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Allen, S. and Smith, J A. C. 1986. Ammonium nutrition in Ricinus communis: its effect on plantgrowth and the chemical composition of the whole plant, xylem and phloem saps.-J. exp. Bot. 37: 1599-1610.The growth and chemical composition of Ricinus communis cultivated hydroponically on 12 mol m - 3 NO3--N were compared with plants raised on a range of NH4+-N concentrations. At NH4+-N concentrations between 0·5 and 4·0 mol m-3, fresh- and dry-weight yields of 62-d-old plants were not significantly different from those of the NO3--N controls. Growth was reduced at 0·2 mol m-3 NH4+-N and was associated with increased root. shoot and C: organic N ratios, suggesting that the plants were N-limited. At 8·0 mol m-3 NH4+-N, growth was greatly restricted and the plants exhibited symptoms of severe 'NH4+ toxicity'. Plants growing on NH4+-N showed marked acidification of the rooting medium, this effect being greatest on media supporting the highest growth rates.Shoot carboxylate content per unit dry weight was lower at most NH4+-N concentrations than in the NO3--N controls, although it increased at the lowest NH4+-N levels. Root carboxylate content was comparable on the two N sources, but also increased substantially at the lowest NH4+-N levels. N source had little effect on inorganic-cation content at the whole-plant level, while NO3- and carboxylate were replaced by Cl{multimap} as the dominant anion in the NH4+-N plants. This was reflected in the ionic composition of the xylem and leaf-cell saps, the latter containing about 100 mol m-3 Cl- in plants on 8·0 mol m-3 NH4+. Xylem-sap organic-N concentration increased more than threefold with NH4+-N (with glutamine being the dominant compound irrespective of N source) while in leaf-cell sap it increased more than 12-fold on NH4+-N media (with arginine becoming the dominant species). In the phloem, N source had little or no effect on inorganic-cation, sucrose or organic-N concentrations or sap pH, but sap from NH4+-N plants contained high levels of Cl- and serine.Collectively, the results suggested that the toxic effects of high NH4+ concentrations were not the result of medium acidification, reduced inorganic-cation or carboxylate levels, or restricted carbohydrate availability, as is commonly supposed. Rather, NH4+ toxicity in R. communis is probably the result of changes in protein N turnover and impairment of the photorespiratory N cycle. © 1986 Oxford University Press.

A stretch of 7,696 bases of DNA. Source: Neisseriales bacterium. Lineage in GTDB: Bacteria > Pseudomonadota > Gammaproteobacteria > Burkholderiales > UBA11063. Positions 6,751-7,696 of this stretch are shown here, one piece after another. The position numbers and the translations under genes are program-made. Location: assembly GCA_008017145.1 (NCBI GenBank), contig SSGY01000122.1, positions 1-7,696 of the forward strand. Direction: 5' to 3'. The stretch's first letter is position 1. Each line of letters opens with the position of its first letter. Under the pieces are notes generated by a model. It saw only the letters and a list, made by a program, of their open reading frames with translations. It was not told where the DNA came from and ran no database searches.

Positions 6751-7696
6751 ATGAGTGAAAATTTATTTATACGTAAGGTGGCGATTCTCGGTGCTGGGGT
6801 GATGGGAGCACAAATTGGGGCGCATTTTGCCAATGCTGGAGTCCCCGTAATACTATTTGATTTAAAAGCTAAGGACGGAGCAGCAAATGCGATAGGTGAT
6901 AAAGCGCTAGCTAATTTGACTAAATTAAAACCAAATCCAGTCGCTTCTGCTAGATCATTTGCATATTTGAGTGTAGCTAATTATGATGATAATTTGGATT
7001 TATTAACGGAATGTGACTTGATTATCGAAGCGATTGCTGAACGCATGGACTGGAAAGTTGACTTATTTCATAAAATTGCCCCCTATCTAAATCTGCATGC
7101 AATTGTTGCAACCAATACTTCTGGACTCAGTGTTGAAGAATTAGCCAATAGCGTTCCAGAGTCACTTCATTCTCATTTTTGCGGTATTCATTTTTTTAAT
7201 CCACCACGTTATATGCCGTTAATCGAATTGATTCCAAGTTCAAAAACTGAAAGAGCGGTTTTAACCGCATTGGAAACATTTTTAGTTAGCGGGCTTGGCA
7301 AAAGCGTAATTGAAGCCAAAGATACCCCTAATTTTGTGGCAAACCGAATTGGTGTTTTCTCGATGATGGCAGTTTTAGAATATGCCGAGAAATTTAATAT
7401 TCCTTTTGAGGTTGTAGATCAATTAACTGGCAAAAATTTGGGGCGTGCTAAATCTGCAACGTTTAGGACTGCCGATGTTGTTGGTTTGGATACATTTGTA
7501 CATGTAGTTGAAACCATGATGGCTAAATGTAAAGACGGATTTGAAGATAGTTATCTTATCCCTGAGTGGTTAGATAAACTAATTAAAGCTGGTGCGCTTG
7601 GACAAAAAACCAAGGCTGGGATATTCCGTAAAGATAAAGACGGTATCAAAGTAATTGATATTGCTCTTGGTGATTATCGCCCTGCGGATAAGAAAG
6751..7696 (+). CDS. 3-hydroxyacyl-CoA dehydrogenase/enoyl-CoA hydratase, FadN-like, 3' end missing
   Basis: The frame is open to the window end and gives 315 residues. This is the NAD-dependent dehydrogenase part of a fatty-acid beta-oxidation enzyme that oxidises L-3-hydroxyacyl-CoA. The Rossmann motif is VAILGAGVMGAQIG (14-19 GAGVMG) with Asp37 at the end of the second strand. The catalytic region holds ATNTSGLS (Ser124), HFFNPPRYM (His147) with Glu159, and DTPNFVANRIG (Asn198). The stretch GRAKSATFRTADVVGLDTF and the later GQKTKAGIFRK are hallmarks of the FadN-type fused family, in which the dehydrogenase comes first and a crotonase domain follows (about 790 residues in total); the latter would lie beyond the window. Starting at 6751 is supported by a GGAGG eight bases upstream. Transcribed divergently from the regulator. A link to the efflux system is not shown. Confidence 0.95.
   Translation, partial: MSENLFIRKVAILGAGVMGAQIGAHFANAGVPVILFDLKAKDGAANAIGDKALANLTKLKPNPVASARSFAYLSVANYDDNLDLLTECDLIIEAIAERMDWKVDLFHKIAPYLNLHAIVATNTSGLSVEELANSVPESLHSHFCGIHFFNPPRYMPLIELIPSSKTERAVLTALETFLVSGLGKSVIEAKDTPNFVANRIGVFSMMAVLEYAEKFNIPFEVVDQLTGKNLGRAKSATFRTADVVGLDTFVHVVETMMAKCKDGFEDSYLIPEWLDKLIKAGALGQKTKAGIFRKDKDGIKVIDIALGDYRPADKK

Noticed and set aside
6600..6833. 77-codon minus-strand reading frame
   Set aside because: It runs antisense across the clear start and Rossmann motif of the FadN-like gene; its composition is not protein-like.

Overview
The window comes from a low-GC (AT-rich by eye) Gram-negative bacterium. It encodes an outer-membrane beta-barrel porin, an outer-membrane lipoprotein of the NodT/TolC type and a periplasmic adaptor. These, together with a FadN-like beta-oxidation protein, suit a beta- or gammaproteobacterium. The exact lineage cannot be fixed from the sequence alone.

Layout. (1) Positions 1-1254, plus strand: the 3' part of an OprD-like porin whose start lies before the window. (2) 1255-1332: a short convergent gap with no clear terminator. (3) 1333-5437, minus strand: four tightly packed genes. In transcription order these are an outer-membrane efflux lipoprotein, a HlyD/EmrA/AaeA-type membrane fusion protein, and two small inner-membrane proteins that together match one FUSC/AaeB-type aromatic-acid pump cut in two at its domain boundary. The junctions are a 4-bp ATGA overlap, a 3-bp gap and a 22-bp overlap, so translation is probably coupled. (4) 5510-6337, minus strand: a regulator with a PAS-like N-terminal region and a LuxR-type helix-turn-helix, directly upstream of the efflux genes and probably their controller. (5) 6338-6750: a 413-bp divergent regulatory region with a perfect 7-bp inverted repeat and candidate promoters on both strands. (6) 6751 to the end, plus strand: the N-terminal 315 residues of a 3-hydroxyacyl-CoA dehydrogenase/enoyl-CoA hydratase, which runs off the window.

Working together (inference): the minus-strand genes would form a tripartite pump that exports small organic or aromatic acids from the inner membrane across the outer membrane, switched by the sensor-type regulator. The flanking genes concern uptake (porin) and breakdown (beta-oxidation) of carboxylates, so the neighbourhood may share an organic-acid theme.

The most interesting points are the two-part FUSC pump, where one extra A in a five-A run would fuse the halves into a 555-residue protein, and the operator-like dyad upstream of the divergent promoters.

Original publication




Journal article


Journal of Experimental Botany

Publication Date





1599 - 1610